# Check whether an item in a list exist in another list or not python

There are 2 list

``````a= [1,2,3]
b = [1,2,3]
``````

Now I want to check whether an element from `a` exist in `b` or not in python one-liner.

I can use loop on `a` and then check if it exist in `b` or not. But I want something pythonic way (one-liner).

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One liner does not always mean it is pythonic. – Alexander Zhukov Nov 27 '13 at 9:22
what about `any(a) in b` – vahid abdi Nov 27 '13 at 9:23
Agree. But I know I can convert it to one-liner in python, rather than using loops. – Praful Bagai Nov 27 '13 at 9:24
@Vahidabdi - I tried `a= [1,2,3] b = [5,5,3] print any(a) in b` . It gives me false. – Praful Bagai Nov 27 '13 at 9:25
yep `any(a) returns True(1) or False(0)` which is not in b – vahid abdi Nov 27 '13 at 9:34

`bool(set(a)&set(b))` converts `a` and `b` into sets and then applies the intersection operator (`&`) on them. Then bool is applied on the resulting set, which returns `False` if the set is empty (no element is common), otherwise `True` (the set is non-empty and has the common element(s)).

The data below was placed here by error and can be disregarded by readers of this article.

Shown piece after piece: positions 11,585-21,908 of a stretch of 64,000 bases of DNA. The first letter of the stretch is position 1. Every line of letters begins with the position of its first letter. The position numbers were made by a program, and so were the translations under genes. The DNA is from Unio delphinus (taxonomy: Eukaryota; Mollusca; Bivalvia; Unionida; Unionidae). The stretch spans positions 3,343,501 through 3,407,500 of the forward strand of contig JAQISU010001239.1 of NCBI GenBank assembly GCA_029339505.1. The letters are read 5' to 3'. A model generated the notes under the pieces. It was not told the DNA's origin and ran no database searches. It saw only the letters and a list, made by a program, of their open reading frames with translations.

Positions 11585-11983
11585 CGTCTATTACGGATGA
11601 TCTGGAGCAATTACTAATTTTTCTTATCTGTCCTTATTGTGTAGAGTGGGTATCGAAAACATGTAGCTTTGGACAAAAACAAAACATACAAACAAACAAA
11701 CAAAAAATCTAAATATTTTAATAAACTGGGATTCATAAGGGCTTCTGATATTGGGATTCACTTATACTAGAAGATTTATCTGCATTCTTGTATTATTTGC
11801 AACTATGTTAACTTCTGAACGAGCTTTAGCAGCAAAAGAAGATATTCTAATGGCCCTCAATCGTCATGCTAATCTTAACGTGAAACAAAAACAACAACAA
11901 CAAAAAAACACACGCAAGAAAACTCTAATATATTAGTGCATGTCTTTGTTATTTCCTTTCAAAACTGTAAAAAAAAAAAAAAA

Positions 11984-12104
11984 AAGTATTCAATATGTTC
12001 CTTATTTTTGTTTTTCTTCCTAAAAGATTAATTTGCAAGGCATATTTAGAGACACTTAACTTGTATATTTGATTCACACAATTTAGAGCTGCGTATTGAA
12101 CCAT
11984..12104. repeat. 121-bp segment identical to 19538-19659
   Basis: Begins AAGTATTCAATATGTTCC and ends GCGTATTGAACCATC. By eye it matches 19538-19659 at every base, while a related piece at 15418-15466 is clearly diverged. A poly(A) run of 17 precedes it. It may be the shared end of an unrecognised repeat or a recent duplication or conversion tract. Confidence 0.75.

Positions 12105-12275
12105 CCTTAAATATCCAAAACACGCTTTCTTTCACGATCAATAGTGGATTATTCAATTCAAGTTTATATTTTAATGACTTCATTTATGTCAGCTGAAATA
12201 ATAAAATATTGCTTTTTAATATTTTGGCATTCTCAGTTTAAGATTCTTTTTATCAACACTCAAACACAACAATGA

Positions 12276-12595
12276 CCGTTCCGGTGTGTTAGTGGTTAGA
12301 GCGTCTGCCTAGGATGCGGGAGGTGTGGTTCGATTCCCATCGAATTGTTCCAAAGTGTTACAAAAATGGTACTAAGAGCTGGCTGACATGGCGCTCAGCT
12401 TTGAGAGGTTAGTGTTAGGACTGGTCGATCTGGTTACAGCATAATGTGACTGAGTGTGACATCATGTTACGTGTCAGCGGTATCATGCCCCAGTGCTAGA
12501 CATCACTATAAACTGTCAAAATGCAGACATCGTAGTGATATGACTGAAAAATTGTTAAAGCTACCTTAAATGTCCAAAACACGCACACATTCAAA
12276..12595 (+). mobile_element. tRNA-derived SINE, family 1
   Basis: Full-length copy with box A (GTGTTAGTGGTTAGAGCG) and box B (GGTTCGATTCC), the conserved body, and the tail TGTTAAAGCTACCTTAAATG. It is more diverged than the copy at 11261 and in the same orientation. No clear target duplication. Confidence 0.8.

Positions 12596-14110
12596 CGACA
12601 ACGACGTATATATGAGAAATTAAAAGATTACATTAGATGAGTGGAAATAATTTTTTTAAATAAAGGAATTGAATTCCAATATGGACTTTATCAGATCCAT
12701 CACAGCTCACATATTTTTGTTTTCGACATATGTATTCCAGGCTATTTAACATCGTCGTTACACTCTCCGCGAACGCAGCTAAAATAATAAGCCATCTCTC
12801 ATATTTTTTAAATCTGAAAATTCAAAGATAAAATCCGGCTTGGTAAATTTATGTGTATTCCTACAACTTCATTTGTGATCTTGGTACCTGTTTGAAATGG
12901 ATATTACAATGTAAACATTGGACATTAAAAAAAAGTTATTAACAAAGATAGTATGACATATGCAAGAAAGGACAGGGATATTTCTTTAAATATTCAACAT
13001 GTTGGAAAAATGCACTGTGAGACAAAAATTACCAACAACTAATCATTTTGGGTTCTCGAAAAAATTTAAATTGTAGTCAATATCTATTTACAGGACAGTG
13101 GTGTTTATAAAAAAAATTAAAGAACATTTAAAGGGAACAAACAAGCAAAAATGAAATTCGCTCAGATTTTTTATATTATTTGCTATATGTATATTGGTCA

Without using sets: `any(True for x in a if x in b)`. `any()` returns True if any one of the elements is true, otherwise False.

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What does it do? Please explain. – Praful Bagai Nov 27 '13 at 9:23
@user1162512 Updated it; I saw your comment while I was adding info on it. – Ramchandra Apte Nov 27 '13 at 9:23
I want to fetch that element from `a` also which exist in `b`. How can I do that? – Praful Bagai Nov 27 '13 at 9:27
@user1162512 Simply remove `bool()` and the set of common elements will be returned; you can find out the number of elements using `len(the_set)`. – Ramchandra Apte Nov 27 '13 at 9:28
Any specific reason on why do I require `set`. I mean I can do `a and b` as well – Praful Bagai Nov 27 '13 at 9:30

I think you should use sets. This is the way you can do it:

``````def check_element(a, b):
return not set(a).isdisjoint(b)
``````
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``````len(set(a+b)) < len(set(a)) + len(set(b))
``````
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